"All the military are stationed in specified positions which they can leave only on orders of the military command.
People in uniform in areas where people are rallying should arouse suspicion. We urge citizens to question the identity of uniformed people prior to interacting with them," - RIA Novosti quotes the statement.
The military also warned citizens of responsibility for illegal wearing of military uniform, as well as unauthorized approach to military sites that "may also threaten the lives of offenders."
Egypt's Interior Ministry in solidarity with army statement
Egypt's Interior Ministry has expressed its solidarity with the statement of the army in order to maintain the country’s security. "We will not abandon the people who turned out in full force to express their will in a way that stunned the whole world," - said a Ministry statement made public Monday evening.
The Ministry confirmed that "in this difficult period for the country the police would not abandon to their fate the people that had rallied in huge numbers", ITAR-TASS reported.
"With all responsibility we declare that we will serve to protect citizens, all critical facilities, and the safety of protesters," - said a representative of the Interior Ministry.
Egyptian opposition won’t talk with Morsi
Egypt’s main opposition bloc said on Monday it would not hold talks with the Islamist president Mohamed Morsi, hours after the army gave feuding politicians 48 hours to resolve a national crisis or face an imposed solution.
"We are not going to talk to Morsi because we don't see him as legitimate anymore," said Khaled Dawoud, spokesman for the National Salvation Front, a group of liberal and leftist politicians.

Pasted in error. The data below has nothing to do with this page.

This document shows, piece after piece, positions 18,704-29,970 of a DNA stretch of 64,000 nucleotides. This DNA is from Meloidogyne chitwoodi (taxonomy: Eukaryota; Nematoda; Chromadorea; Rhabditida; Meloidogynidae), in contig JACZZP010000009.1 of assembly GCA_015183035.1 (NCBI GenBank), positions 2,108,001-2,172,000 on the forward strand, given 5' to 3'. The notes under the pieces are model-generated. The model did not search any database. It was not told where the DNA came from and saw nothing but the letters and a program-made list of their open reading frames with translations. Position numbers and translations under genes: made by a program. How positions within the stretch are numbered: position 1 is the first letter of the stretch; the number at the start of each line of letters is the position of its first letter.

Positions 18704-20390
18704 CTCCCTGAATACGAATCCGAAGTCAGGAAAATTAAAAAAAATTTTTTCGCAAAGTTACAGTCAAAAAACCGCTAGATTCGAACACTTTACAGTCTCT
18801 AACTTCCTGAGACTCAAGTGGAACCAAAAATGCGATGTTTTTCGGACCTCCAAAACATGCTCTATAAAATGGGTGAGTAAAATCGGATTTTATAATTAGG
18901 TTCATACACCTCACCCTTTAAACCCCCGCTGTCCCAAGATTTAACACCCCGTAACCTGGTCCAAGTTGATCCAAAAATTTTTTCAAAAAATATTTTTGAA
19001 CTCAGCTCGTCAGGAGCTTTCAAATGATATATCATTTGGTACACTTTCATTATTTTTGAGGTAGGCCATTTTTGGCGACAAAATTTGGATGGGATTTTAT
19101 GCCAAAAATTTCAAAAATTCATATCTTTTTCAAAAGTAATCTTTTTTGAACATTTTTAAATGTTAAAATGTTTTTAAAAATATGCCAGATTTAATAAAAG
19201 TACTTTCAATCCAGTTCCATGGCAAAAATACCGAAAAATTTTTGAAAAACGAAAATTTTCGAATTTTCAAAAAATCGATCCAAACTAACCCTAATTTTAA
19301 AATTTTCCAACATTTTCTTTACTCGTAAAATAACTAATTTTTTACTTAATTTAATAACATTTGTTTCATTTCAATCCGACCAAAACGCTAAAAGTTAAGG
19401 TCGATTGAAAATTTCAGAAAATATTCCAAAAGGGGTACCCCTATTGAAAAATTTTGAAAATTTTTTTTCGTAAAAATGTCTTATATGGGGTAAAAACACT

Dawoud said the front had agreed on Monday evening to delegate Nobel laureate Mohamed ElBaradei, one of the group's leaders, to represent it in any talks with the army.
"Our demands are mainly that President Morsi resign, and that we will need a strong government and a temporary president," he said.
Egyptian armed forces denies "coup", aims to push politicians
The Egyptian armed forces issued a statement on Monday denying that an earlier statement from its commander amounted to a military coup and said his aim was only to push politicians to reach consensus.
Denying any political ambitions for itself, the military said it was responding to the "pulse of the Egyptian street" in issuing an ultimatum to political leaders to unite after mass rallies on Sunday against President Mohamed Morsi.
Egyptian Army gives country's politicians 48 hours to comply with people's demands
The announcement by armed forces spokesman Colonel Ahmed Aly came after millions took to the streets on Sunday to demand the ouster of Islamist President Mohamed Morsi and as calls for army intervention to resolve the crisis multiplied.
Egypt’s military on Monday gave the country's political parties an ultimatum to hold a meeting within 48 hours after 16 people were killed during mass protests against the government of President Mohammed Morsi.
In a statement read on state television, General Abdel Fattah al-Sisi said if this deadline was not met it would issue a road map to end the crisis.
Al-Sisi called the protests against Morsi an "unprecedented" expression of the popular will.
As the armed forces statement was issued, President Barack Obama urged all sides to refrain from violence shortly after he arrived in Tanzania.
Tahrir Square erupted in joy after Egypt army statement.
Early Monday anti-government protesters ransacked the headquarters of Morsi's Muslim Brotherhood in Cairo.
That followed a day of violence that left at least 16 people dead and more than 700 injured in protests throughout the country.
The headquarters of Egypt's Muslim Brotherhood was ransacked as widespread protests against President Mohammed Morsi turned violent.
The attack on the Brotherhood building was bloodiest incident of the weekend's huge and mostly peaceful protests against Morsi and the Muslim Brotherhood.
It began after dark Sunday and continued for hours, with guards inside the suburban Cairo building firing on youths hurling fire bombs and rocks.